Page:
Build an Authentic and Genuine Brand by Adding Audience Value
Influencer marketing gained popularity big brands seem virtually incapable of being authentic or real. I wonder when businesses will stop hiding behind their logos and brand images, and speak to their audience as if we’re sitting at the same dinner table.
Before content creators became influencers, they created information that resonated with their readers, viewers, and listeners. They spoke from real experience, tips or techniques they use, and they speak “to” us and not “at” us. We feel like their speaking to us like our friends, no artifice or air of superiority. Content creators became influencers because their content generated a following of people that trusted them.
Big Brands and Content
Whereas corporations couldn’t let go of maintaining a professional brand image and this gets in the way of being genuine. Businesses highlight their products or services, use a “stuffy” way of speaking, and they use their years of experience to build authority. Audiences feel like they’re being sold or pitched to.
But an influencer is natural, genuine, and most of all relatable. They don’t lead with all the experience they have, the equipment isn’t high-end, and their tone is laid-back and personal. We like them because we feel we could be them- anyone could be an influencer with some hard work. Influencer content was not brand or product specific, unless it was an honest product review.
Value drives an authentic voice
Well-known brands have a huge advantage over most influencers when it comes to market awareness and money, but influencers have the credibility and trust. Simple truth is brands will never be perceived as genuine until they can get achieve the same trustworthiness of popular bloggers and YouTubers.
Some companies are finally getting it- forget the corporate image and just give us unbiased value. Frankly it’s about time. Especially since laws are changing requiring influencers to openly stating their content is a paid advertisement. Audiences will find big brands more genuine as they embrace content creation over product beauty shots. But this will require them to put value first and sales second.
Your small business advantage
As a small business you have an advantage of being able to be an influencer and have a strong brand voice. The owner of the company can author blog posts or film YouTube videos, customer service can create content about customer hurdles, and many more.
Or collaborate with Influencers in your industry, engage with your existing community, and grow your local presence. Small business can pivot to the changing landscape of marketing with more ease than a large company which may be more vested is a specific marketing channel.
The only way to produce content that’s valuable authentic and genuine is to put your audience first, care about what your audience cares about, and solve their problems.
The Path to an Authentic Voice
Businesses, regardless of size, want to grow their business and generate sales. But consumers today like to do business with brands they know, like, and trust. Influencers have all three, but so can you.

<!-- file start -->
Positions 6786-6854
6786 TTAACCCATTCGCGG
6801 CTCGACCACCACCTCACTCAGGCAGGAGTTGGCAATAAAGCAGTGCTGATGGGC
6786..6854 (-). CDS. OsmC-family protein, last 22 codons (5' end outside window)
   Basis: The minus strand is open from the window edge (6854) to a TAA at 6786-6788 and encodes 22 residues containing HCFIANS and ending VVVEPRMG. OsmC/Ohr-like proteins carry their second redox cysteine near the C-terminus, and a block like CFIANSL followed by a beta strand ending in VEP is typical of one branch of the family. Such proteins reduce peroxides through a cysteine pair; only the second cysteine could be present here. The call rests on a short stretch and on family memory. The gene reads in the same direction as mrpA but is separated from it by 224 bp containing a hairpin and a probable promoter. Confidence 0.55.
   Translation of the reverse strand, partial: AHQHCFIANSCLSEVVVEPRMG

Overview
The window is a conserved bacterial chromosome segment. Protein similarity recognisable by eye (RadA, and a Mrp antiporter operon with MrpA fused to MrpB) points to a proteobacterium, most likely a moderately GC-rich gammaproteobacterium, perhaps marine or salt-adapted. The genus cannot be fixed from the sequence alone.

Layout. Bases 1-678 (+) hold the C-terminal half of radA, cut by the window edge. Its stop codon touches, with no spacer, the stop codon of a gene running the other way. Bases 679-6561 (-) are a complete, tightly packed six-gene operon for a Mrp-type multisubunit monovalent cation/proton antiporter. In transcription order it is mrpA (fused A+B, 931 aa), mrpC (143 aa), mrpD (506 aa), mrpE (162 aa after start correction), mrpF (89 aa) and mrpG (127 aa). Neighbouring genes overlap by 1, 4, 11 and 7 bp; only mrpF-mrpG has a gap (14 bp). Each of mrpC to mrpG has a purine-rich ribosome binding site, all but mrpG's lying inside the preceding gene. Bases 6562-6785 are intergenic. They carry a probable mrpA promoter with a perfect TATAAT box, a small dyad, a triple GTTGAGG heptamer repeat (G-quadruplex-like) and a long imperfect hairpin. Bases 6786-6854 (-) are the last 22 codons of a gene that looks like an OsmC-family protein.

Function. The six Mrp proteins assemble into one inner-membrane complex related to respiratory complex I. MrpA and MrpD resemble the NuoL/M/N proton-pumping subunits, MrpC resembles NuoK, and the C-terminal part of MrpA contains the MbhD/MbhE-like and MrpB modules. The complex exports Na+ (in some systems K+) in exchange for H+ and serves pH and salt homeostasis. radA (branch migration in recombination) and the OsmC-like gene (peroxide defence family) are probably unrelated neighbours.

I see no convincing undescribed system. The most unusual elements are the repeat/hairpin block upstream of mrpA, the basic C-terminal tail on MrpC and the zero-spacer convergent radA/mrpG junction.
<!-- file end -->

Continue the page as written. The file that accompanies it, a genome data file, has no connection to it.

Take the time to understand your buyers- their wants, needs, desires, and problems. Once you understand them, then you can create valuable content around them. If you don’t know, then ask them via a survey. Produce content, see how popular the content is, and re-do.
See what content your competitors are producing, research additional content your customers like, their social media behavior, and other information that gives you more insight.
Where content lies
Here are some techniques to help fill-up with content ideas:
Do leads or customers ask you questions? Any common threads or themes that appear? Some questions may relate directly to your business, product, or service, and some may be unrelated to your business but still valuable to your customers.
For example, you may own a store for children and sell cribs, strollers, clothes and toys. But your customers may ask you questions about child proofing, how to know if a product is safe, and on and on. The questions relate to what you sell, but are not related to product features.
Just ask them. Create a survey for in-store use, or online with SurveyGizmo or SurveyMonkey. Keep it simple, and ask them pointed questions about their biggest challenges or questions.
Going back to the owner of a kids store, ask questions like “what are your biggest concerns about creating a child friendly home?” or “what are the most important things you consider when buying a child seat”, plus more.
Search various social media channels for comments or questions related to your business. This might take the most time, but you can get a wider sense of what’s important to your customers. Plus, you can engage with them on the spot with answers to their questions, just don’t pitch or sell in your response.
Creating valuable content and building an engaged community of followers takes time, so don’t expect massive results immediately. And be willing to use a variety of channels that your audience uses, blogs, video, social media, and email.